Remember that reality TV show that was going to send a group of random Earthlings on a one way ticket to Mars and film their adventures in colonisation, like some kind of gigantic super extended Big Brother? Turns out to be a complete scam.
If you missed it, around the middle of last year a Dutch non-profit company launched a world-wide search for people willing to throw away their lives on earth, drop everything and be a part of a human mission to colonise the red planet. Applications literally started pouring in. The Guardian put together this list of hopefuls.
Within weeks, reports were circulating online that over 200,000 people had applied. That the reality TV part of the show was estimated to bring in around 6 billion dollars. That we would be looking at human colonisation of Mars within ten years.
In reality? Mars One received 2,761 applications. The TV production company, Endemol, split ways with Mars One at the end of last year and their Nobel laureate, theoretical physicist Gerard ‘t Hooft, put a timeline on human colonisation of around 100 years from now.
One of the finalists for the show, Dr Joseph Roche, an assistant physics and astrophysics professor at Dublin’s Trinity University, has come out with a scathing insight into the shady workings of Mars One. In an interview with matter, he revealed that a vast majority of the finalists for the project had paid for their ticket into the top ten.
“When you join the ‘Mars One Community,’ which happens automatically if you applied as a candidate, they start giving you points (towards your application),” Roche explained to Matter. “Then the only way to get more points is to buy merchandise from Mars One or to donate money to them.” Alarm bells really started ringing for Roche in Febuary when he received a list of ‘tips and tricks’ for dealing with the media, which included this gem: “If you are offered payment for an interview then feel free to accept it. We do kindly ask for you to donate 75% of your profit to Mars One.”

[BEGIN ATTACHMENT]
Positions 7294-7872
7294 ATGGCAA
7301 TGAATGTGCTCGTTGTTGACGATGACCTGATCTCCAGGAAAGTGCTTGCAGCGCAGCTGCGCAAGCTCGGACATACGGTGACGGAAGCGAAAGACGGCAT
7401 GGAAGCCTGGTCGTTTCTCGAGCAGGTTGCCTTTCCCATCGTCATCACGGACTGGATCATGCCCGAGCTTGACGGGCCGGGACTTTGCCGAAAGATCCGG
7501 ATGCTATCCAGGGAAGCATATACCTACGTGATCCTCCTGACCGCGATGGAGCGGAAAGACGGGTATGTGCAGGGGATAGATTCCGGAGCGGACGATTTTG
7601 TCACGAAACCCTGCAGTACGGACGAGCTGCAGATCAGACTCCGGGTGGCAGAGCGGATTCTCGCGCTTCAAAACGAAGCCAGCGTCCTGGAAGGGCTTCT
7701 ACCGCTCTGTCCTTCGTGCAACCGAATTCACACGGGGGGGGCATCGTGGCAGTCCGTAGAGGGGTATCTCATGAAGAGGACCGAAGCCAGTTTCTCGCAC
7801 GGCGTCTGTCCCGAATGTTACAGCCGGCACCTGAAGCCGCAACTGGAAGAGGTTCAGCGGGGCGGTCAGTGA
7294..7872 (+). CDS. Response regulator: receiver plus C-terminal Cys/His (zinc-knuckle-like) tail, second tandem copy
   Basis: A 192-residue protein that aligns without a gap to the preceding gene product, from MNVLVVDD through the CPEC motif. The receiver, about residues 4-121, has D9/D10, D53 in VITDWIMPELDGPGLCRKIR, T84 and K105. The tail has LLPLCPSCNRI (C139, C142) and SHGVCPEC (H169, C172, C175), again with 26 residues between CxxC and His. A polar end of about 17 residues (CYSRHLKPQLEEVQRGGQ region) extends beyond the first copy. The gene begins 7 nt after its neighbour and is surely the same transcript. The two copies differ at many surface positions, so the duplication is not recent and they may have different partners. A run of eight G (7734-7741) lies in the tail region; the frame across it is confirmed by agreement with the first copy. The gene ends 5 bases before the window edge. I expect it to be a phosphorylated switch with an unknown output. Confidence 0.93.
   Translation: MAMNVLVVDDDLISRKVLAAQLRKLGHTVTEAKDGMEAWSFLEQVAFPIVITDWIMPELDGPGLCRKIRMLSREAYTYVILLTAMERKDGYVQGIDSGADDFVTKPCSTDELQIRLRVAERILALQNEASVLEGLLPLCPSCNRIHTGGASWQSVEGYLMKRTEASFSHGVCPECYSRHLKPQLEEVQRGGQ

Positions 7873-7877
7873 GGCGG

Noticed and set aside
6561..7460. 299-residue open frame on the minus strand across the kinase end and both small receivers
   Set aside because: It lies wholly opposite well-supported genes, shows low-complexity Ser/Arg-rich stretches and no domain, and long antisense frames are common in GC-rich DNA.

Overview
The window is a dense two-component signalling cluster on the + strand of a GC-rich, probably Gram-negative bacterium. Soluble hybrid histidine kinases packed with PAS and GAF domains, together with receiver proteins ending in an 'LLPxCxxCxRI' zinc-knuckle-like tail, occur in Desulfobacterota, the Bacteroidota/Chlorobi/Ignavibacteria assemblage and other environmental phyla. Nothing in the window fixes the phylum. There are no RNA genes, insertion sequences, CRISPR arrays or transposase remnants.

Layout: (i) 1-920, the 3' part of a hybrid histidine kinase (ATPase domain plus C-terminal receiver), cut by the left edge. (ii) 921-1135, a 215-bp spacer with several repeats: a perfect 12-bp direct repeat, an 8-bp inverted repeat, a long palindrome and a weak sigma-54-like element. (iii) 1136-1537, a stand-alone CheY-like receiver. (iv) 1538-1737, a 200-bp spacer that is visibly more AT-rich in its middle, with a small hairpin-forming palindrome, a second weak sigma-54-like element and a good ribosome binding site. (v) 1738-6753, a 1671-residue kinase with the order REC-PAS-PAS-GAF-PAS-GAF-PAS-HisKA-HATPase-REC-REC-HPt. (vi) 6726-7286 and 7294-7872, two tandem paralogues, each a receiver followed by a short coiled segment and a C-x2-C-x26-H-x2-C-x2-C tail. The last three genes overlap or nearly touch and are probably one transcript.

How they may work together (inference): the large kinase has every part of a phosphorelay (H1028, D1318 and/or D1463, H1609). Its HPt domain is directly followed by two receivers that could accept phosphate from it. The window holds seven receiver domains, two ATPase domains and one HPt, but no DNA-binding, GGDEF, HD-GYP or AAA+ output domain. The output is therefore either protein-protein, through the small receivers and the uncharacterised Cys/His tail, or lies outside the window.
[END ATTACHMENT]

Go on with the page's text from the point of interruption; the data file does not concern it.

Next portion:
The idea that a multi-billion dollar, deep space mission is so insecure in their funding, that they need a 75% share of every interview given by people, that arn’t even employed by them yet, is just a little alarming for your would be astronaut. On that, their selection criteria is so far removed from NASA’s requirements it’s ridiculous. To apply as a mission leader for a NASA space flight, you must have at least 1000 hours of jet-flight hours under your belt.
For Mars One, it’s the person who has purchased the most T-Shirts.
To this day, Roche has never met anyone from the company in person and there is still a lot of positive media buzz around the project. It’s Buzz that Roche worries could be damaging for the scientific community as a whole, once this whole thing falls on its face.
Moral of the story? Never trust Dutch reality TV and maybe leave space-flight to the professionals.
Words by Patrick Cullen. Photo by Wired.
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